Last modified: Friday, January 16, 2004
Learning Matters/January 2004
News tips about education from Indiana University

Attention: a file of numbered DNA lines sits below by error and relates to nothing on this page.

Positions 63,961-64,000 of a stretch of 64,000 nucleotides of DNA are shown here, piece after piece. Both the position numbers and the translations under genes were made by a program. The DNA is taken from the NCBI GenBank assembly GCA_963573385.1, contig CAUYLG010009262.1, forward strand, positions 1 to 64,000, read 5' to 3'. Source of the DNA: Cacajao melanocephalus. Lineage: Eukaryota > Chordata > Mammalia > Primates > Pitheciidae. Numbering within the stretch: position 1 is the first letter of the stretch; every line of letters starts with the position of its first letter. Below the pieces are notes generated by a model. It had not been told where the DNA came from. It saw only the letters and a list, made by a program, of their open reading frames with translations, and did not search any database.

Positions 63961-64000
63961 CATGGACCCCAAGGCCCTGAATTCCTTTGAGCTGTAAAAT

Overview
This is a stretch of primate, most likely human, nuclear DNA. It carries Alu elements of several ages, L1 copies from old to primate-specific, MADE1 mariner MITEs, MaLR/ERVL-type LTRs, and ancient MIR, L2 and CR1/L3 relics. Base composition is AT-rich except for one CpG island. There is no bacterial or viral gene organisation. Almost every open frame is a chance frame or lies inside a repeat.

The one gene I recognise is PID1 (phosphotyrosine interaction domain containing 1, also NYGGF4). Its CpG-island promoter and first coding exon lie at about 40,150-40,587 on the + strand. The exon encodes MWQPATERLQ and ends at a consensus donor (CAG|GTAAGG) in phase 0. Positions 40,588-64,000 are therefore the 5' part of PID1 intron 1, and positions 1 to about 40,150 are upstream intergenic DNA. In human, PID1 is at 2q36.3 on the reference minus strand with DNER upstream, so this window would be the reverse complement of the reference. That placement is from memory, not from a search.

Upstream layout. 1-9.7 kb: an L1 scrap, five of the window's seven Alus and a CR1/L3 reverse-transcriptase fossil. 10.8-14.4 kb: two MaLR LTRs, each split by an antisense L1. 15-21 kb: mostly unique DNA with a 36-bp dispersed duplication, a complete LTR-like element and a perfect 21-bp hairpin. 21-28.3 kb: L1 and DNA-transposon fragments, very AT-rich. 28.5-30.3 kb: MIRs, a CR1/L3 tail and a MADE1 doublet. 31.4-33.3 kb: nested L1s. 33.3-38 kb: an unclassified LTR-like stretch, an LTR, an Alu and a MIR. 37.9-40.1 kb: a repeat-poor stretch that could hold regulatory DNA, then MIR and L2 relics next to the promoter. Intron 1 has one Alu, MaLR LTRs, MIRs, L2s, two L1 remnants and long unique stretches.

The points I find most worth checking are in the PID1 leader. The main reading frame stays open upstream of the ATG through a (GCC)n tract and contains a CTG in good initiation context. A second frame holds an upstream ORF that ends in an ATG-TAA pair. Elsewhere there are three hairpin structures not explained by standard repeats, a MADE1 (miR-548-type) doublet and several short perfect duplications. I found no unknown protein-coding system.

To promote problem-based historical inquiry in high school social studies classes, a Web site is being created that will enable teachers to share curriculum and activities on a broader range of social justice and historical issues. Located at http://www.pihnet.org, the Persistent Issues in History Network enables teachers to develop their own units. The project, which is a partnership between Tom Brush, IUB associate professor in Instructional Systems Technology, and Auburn University's John Saye, will provide students an opportunity to grapple with social issues and look for new strategies to promote a more just society. "Problem-based historical inquiry will help prepare students to be more effective citizens by not just knowing the past, but being able to make competent, knowledgeable decisions as an adult," Brush said. Through funding from the National Endowment for the Humanities and support from IU, Auburn University and the School of Education's Center for Research on Learning and Technology, Brush and Saye have been working with 20 teachers across the United States to formulate a set of curriculum and activities for the site. Teachers identified the civil rights movement as a subject which would provide them an opportunity to promote and implement certain strategies in social justice. It was also a subject for which teachers said they severely lacked materials. "Because we tend to minimize the overall historical perspective anyway, PIHN will provide teachers an opportunity to expand the curriculum to allow students to struggle with all aspects of the civil rights movement," Brush said. The site currently contains a civil rights database with 1,500 primary and secondary sources. It will soon branch out with more materials on the Spanish conquest, post-Civil War reconstruction and world history. For more information, contact Brush at 812-856-8458 or firstname.lastname@example.org.